by Dr. Adam Farber
Defects in the cartilage of the knee can be due to a variety of causes, including acute injuries such as trauma and tears, and degenerative conditions such as osteonecrosis and osteochondritis. The knee is the most common site of cartilage defects, with the most common cause being trauma from sports injuries and accidents.
The treatment option for knee cartilage defects will depend on the nature and severity of the injury. The knee surgeon in Scottsdale or Phoenix may request various imaging tests, such as Magnetic Resonance Imaging (MRI) and Computerized Tomography (CT) scans. Treatment options range from conservative and nonsurgical management, to arthroscopic or open surgery.
Conservative treatment is always the first option, and is often done first unless surgery is warranted. The goal of treatment is the reduction of symptoms, not necessarily healing of the injury. This may be indicated for asymptomatic patients. Conservative treatment may involve the use of medications such as analgesics, hormonal treatments (such as growth hormone), vitamin supplementation, and physical rehabilitation and therapy.
Surgical intervention is done to either repair or restore cartilage, depending on the technique used. Surgery aims to promote the regeneration of cartilage defects. However, surgical treatment may be contraindicated in some cases (e.g., for severely obese patients, patients with unstable joints or patients with an infection).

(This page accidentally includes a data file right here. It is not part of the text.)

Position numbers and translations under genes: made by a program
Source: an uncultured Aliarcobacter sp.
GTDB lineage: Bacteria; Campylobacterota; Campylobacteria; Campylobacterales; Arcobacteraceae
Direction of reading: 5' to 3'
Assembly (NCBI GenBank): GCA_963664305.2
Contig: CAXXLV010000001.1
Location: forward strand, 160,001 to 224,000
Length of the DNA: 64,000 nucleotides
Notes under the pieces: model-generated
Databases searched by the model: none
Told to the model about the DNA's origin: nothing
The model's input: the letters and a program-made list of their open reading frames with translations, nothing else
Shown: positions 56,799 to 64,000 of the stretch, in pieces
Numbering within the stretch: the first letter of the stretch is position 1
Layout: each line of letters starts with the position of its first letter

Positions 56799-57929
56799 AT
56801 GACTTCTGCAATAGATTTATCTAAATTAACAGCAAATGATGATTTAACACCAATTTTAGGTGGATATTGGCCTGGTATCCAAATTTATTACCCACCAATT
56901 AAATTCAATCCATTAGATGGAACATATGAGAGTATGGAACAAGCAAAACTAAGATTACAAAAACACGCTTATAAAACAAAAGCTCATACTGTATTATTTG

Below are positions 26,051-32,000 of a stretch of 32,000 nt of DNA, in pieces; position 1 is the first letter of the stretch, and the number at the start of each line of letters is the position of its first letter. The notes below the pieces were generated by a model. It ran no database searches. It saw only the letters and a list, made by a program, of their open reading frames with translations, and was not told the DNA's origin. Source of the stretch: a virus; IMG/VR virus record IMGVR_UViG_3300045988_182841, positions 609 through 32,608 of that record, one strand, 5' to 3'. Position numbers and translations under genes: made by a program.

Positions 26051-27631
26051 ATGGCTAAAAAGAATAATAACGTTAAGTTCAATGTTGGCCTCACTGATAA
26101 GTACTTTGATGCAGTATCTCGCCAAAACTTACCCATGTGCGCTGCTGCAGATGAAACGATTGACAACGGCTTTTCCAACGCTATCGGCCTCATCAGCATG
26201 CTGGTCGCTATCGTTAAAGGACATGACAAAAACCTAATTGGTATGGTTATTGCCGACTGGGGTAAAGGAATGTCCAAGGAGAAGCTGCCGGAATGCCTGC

Arthroscopy is a preferred method of surgery for knee cartilage defects. This technique involves smaller incisions through which specialized instruments are inserted. The arthroscope is a small pencil-sized fiber optic lens and lighting system that projects the image onto television monitors in the operating room.
Operative treatments under arthroscopy include:
- Debridement and lavage – this has been proven as the frontline treatment of cartilage lesions. Lavage washes out inflamed joint fluid as well as cellular debris. Debridement is the removal of damaged and loose tissue that may impinge the joint.
- Microfracture – this treatment stimulates the body to grow cartilage in the damaged area. The outer layer of bone is surgically penetrated, exposing the inner layers. This leads to cellular repair. While this is the least invasive option, the new cartilage that is formed is a hybrid of hyaline and fibrocartilage, which will not be as strong as normal cartilage. A program of physical therapy is warranted.
- Cartilage transfer – The Scottsdale orthopedic surgeon promotes the growth and repair of defects by transplanting healthy cartilage from undamaged parts of the joint to the affected area. The plugs of cartilage and underlying bone are taken from areas that do not require a cartilaginous surface.
- Cartilage implantation (Autologous Chondrocyte Implantation) – cartilage is harvested from the patient and grown externally in an expansion laboratory. When sufficient cells have grown, they are re-implanted into the damaged joint.